Friday, 11 March 2011

Preventing access to psychological therapy?

Interesting article in the BMJ on the Improving Access to Psychological Therapy (IAPT) initiative started under Labour and continuing under the Tories. It remains unpopular with GPs while being heralded as an outstanding success by central government:
"The impact assessment on the expansion of the programme, signed off by Mr Burstow, estimates that the cost of providing a course of treatment is £136 for mild mental health problems and £754 for moderate or severe cases. This, the assessment says, is substantially lower than the estimated costs for talking therapies before IAPT, which are quoted as £255 and £1298.

"Quite where these figures come from is a bit of a mystery because they conflict with those collected by a team led by Professor Glenys Parry of the University of Sheffield, which evaluated the first two pilot sites for the programme, in Doncaster and Newham, comparing them with neighbouring services (Wakefield and Barnsley and City and Hackney). They found that IAPT treatments cost more, not less, than those provided in the neighbouring boroughs, and that it was not possible to say whether the extra costs were justified by better outcomes."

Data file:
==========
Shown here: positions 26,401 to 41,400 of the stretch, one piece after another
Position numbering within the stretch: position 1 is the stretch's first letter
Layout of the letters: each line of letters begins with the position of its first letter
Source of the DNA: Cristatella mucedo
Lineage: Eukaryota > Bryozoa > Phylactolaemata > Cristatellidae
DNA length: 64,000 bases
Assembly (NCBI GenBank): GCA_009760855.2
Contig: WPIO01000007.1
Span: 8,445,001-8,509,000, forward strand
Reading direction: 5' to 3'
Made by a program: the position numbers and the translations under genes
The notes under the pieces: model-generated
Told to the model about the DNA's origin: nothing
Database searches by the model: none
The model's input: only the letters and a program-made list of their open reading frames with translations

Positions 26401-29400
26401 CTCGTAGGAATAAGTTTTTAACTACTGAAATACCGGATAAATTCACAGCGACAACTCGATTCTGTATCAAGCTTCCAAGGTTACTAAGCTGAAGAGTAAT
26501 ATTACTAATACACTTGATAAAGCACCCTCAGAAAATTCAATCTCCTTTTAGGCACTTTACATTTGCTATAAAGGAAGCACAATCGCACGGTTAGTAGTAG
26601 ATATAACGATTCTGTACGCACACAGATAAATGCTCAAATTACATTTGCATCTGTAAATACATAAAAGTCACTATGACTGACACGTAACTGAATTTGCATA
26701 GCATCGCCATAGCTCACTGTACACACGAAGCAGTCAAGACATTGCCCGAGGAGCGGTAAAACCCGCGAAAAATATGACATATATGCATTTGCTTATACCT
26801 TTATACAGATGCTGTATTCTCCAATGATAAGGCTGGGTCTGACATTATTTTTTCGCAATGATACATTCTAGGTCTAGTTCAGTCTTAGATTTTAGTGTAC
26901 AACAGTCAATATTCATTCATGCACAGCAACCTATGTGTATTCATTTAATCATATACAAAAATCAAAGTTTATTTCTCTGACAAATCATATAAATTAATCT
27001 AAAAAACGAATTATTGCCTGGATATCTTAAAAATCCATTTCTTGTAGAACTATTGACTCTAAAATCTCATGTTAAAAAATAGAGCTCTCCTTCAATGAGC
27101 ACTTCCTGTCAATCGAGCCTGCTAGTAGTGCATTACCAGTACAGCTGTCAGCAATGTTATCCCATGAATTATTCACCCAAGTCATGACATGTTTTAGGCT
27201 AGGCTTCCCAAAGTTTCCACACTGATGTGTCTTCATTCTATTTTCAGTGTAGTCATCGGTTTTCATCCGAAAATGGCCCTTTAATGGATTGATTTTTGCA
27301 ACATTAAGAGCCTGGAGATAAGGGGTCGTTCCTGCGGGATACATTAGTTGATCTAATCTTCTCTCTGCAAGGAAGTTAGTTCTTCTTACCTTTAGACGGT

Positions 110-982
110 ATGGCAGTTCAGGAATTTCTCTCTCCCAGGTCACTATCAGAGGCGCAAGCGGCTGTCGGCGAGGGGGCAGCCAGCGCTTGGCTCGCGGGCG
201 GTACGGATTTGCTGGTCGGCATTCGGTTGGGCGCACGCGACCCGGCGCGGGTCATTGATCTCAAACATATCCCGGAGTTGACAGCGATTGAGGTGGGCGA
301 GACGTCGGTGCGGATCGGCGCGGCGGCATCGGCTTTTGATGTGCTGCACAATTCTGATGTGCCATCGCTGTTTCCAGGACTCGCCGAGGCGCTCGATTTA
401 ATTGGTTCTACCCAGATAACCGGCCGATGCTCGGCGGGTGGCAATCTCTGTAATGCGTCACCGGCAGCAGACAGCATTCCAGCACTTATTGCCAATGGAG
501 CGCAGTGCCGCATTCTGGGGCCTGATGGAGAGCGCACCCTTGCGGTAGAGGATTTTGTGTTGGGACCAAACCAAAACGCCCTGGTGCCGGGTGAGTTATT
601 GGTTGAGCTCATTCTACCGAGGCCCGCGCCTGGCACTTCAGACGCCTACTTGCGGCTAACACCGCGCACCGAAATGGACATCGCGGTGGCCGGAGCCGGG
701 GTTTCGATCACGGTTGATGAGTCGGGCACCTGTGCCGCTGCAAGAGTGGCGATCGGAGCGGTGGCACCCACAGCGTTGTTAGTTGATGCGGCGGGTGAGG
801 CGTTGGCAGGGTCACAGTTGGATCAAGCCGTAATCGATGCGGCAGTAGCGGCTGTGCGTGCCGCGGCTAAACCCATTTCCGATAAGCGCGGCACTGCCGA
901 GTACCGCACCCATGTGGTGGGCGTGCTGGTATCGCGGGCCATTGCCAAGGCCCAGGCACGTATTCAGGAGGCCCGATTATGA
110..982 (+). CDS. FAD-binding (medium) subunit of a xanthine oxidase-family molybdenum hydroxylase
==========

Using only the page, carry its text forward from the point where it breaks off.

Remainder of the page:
This accords with the experience of many GPs, mental health professionals, and patients (e.g. see the Shrink here).

1 comment:

The Shrink said...

Woe, woe and thrice woe.